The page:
And we get .

# Other Shapes

Once you get the basics down, you can add additional logic to generate disks…

public static void disk( Block block, int i, int radius, BlockPos center, World world ) { double posX = center.getX( ); double posY = center.getY( ); double posZ = center.getZ( ); int old_z = Integer.MAX_VALUE; int old_y = Integer.MAX_VALUE; int old_x = Integer.MAX_VALUE; for ( int degrees = 0; degrees < 180; degrees += 1 ) { double rads = next( degrees ); int startX = ( int ) Math.round( posX - radius * Math.sin( rads ) ); double endX = Math.round( posX + radius * Math.sin( rads ) ); double y = posY + i; double z = Math.round( posZ + radius * Math.cos( rads ) ); for ( int x = startX; x < endX; x++ ) { world.setBlockState( new BlockPos( ( double ) x, y, z ), block.getBlockState( ).getBaseState( ) ); } } }

with a star on them

public static void star( EntityPlayer player, Block block, int i, int max_radius ) { int radius = max_radius; BlockPos pos = player.getPosition( ); World world = player.worldObj; IBlockState baseState = block.getBlockState( ).getBaseState( ); Vector< BlockPos > points = new Vector< BlockPos >( ); for ( int degree = 18; degree < 360; degree += 72 ) { double radians = ( 2 * Math.PI * degree ) / 360; BlockPos pointPos = new BlockPos( pos.getX( ) + Math.cos( radians ) * radius, pos.getY( ) + i, pos.getZ( ) + Math.sin( radians ) * radius ); points.add( pointPos ); } int[] star_index = { 2, 4, 1, 3, 0 }; int prev_index = 0; for ( int index : star_index ) { BlockPos prev = points.get( prev_index ); BlockPos curr = points.get( index ); Iterator< BlockPos > itr = new LinearIterator( curr, prev ); while ( itr.hasNext( ) ) { world.setBlockState( itr.next( ), baseState ); } prev_index = index; BlockPos up_one = curr.add( 0, 1, 0 ); world.setBlockState( curr, baseState ); world.setBlockState( up_one, Blocks.TORCH.getBlockState( ).getBaseState( ) ); } }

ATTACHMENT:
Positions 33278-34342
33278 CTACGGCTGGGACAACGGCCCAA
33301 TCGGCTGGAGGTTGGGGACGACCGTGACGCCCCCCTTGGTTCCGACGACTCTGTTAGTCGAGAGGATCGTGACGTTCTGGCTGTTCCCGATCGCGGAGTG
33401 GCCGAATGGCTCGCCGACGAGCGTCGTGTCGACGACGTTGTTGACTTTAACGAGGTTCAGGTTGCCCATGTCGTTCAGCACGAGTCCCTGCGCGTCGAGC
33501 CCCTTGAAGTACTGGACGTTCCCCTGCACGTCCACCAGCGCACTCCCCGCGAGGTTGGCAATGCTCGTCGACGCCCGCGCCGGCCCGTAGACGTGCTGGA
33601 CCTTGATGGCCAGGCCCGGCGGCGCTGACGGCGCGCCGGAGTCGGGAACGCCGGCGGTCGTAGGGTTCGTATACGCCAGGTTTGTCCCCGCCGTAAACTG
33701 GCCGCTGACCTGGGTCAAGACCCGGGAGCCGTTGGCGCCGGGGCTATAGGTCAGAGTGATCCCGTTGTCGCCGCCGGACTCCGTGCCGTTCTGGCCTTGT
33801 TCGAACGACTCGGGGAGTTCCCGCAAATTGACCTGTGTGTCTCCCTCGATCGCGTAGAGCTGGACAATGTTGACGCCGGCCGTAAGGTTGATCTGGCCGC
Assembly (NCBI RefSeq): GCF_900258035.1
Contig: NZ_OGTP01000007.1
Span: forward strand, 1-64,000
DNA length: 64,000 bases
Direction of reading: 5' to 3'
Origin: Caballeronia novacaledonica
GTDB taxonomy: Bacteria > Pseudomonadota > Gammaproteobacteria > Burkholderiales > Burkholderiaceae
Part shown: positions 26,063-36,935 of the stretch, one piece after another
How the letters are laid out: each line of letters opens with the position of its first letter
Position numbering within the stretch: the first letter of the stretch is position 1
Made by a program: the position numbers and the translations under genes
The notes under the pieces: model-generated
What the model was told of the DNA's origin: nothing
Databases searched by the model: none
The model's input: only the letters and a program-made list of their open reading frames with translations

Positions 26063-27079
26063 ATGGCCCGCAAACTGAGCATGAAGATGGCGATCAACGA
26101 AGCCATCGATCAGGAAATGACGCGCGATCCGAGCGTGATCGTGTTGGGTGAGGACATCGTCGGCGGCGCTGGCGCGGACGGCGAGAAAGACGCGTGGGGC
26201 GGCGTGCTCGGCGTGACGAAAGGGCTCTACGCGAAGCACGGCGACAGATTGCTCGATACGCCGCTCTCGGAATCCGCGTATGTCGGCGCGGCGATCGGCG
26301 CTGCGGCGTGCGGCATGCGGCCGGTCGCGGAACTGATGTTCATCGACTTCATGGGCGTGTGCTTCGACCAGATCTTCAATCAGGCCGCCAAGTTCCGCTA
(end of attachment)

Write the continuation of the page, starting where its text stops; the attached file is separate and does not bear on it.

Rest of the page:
Or stack multiple circles on top of each other to make a cylinder: